Severe hyperbilirubinemia causes neurological damage both in humans and rodents. The hyperbilirubinemic Gunn rat shows a marked cerebellar hypoplasia. More recently bilirubin ability to arrest the cell cycle progression in vascular smooth muscle, tumour cells, and, more importantly, cultured neurons has been demonstrated. However, the involvement of cell cycle perturbation in the development of cerebellar hypoplasia was never investigated before. We explored the effect of sustained spontaneous hyperbilirubinemia on cell cycle progression and apoptosis in whole cerebella dissected from 9 day old Gunn rat by Real Time PCR, Western blot and FACS analysis. The cerebellum of the hyperbilirubinemic Gunn rats exhibits an increased cell cycle arrest in the late G0/G1 phase (p < 0.001), characterized by a decrease in the protein expression of cyclin D1 (15%, p < 0.05), cyclin A/A1 (20 and 30%, p < 0.05 and 0.01, respectively) and cyclin dependent kinases2 (25%, p < 0.001). This was associated with a marked increase in the 18 kDa fragment of cyclin E (67%, p < 0.001) which amplifies the apoptotic pathway. In line with this was the increase of the cleaved form of Poly (ADP-ribose) polymerase (54%, p < 0.01) and active Caspase3 (two fold, p < 0.01). These data indicate that the characteristic cerebellar alteration in this developing brain structure of the hyperbilirubinemic Gunn rat may be partly due to cell cycle perturbation and apoptosis related to the high bilirubin concentration in cerebellar tissue mainly affecting granular cells. These two phenomena might be intimately connected.
Few data exist on regional brain bilirubin content in the neonatal period when acute bilirubin-induced neurologic damage (BIND) may occur, and no information is available on regional brain expression of cytochrome P450 monooxygenases (Cyps) that oxidize bilirubin. Bilirubin content was analyzed by high-performance liquid chromatography and Cyp1a1, 1a2, and 2a3 mRNA expression was analyzed by quantitative PCR (qPCR) in cortex (Cx), cerebellum (Cll), superior colliculi (SC), and inferior colliculi (IC) of 17-d-old hyperbilirubinemic (jj) Gunn rat pups before and after administration of sulphadimethoxine to acutely displace bilirubin from plasma albumin. There was no difference in bilirubin content among brain regions in untreated rats. After intraperitoneal sulphadimethoxine, bilirubin content peaked at fourfold in Cx and SC at 1 h; but at 11- to 13-fold in Cll and IC at 24 h; returning to control levels at 72 h. The Cyp mRNA peaked at 30-70 times control at 1 h in Cx and SC, but at 3-9 times control at 24 h in Cll and IC. The close relationship in distinct brain regions between the extent of bilirubin accumulation and induction of mRNA of Cyps suggests Cyps may have a role in protecting selected brain areas from bilirubin neurotoxicity.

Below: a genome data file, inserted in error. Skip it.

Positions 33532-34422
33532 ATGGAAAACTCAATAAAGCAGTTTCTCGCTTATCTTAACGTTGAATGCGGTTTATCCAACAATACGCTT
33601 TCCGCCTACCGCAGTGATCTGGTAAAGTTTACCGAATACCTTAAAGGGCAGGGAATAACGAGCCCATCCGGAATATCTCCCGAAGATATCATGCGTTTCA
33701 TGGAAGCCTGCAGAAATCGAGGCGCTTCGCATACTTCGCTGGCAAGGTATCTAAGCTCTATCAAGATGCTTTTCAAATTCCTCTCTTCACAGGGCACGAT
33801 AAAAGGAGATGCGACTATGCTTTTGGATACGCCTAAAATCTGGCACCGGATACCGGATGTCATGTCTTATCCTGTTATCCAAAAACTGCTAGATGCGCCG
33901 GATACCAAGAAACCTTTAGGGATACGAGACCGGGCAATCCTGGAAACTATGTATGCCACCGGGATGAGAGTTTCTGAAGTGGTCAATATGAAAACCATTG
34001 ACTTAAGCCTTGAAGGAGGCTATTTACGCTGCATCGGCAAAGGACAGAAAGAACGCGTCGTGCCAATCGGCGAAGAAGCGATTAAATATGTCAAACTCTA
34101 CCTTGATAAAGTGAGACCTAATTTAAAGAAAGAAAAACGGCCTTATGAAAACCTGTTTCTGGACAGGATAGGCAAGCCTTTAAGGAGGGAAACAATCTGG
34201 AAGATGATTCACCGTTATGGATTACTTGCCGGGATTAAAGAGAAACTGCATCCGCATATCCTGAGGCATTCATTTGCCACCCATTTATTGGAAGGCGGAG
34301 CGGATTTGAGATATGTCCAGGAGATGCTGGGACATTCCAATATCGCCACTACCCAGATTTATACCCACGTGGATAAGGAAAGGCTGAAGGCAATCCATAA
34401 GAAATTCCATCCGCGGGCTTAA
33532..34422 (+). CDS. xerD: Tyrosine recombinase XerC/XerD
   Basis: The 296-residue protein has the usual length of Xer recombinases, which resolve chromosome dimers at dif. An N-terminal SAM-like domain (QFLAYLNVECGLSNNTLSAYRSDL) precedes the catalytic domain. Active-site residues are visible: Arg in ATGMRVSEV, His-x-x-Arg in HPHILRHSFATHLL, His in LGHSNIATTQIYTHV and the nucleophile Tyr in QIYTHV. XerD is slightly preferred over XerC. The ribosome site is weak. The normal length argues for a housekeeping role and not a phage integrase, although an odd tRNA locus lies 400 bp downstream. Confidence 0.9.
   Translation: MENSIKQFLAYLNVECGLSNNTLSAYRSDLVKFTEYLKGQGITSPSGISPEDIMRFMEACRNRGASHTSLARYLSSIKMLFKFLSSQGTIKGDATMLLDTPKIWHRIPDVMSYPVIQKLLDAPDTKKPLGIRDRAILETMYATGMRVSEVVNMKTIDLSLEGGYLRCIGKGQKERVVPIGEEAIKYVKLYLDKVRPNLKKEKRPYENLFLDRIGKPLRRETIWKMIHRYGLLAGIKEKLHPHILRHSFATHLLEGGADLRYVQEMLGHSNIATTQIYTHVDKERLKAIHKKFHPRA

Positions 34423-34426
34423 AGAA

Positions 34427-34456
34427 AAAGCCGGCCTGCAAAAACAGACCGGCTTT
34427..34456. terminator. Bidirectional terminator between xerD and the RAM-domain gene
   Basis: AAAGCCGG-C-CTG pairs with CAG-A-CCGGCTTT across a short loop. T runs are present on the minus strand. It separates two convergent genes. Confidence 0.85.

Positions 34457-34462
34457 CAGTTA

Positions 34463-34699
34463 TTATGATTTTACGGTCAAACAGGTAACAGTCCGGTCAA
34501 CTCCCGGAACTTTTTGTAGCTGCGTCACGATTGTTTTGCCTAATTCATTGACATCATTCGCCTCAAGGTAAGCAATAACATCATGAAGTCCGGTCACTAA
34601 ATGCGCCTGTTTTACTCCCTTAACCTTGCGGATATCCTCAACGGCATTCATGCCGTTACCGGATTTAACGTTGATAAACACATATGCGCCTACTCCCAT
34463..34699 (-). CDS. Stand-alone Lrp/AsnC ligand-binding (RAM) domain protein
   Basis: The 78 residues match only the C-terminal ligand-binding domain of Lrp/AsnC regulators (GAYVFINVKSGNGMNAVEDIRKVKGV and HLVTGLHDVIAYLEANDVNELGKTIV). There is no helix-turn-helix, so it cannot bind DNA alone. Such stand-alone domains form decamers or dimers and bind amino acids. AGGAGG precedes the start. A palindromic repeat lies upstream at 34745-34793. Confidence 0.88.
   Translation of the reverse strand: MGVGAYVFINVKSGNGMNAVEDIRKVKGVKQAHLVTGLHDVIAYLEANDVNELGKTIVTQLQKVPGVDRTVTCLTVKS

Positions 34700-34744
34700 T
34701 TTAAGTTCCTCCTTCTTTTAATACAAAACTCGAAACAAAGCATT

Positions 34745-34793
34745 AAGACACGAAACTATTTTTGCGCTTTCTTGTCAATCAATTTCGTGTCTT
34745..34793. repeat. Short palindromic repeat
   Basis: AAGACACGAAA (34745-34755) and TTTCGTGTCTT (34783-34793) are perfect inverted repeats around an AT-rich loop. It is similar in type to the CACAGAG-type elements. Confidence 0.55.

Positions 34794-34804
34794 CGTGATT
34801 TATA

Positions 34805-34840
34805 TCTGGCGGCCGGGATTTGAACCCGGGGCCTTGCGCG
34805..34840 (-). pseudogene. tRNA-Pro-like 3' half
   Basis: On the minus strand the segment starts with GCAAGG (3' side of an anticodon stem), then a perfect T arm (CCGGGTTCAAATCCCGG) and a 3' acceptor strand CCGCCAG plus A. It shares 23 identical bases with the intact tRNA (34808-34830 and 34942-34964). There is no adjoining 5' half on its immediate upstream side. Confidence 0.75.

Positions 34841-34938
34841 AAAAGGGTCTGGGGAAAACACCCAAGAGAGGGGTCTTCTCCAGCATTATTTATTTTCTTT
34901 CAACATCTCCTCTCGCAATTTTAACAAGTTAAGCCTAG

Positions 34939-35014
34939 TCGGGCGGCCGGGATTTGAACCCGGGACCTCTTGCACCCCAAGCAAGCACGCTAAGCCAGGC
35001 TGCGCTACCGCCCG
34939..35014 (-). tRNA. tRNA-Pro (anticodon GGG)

Apart from the well known role of the basal ganglia (BG) in motor control, their important role in regulating the cognitive functions is emerging. This article traces the scientific work that explores this role of BG in reinforcement learning, perceptual decision making, and other nonmotor pathways (speech fluency, cognition, attention and behaviour). It also highlights the important role played by the BG networks in determining the development of a child's brain. It retraces the various pathways and connections of the BG with the cerebral cortex, cerebellum and other regions that may be utilized in the establishment of complex cognitive procedures. Various diseases that may be the direct result of disruption of these basal ganglionic networks and interconnections are also recounted.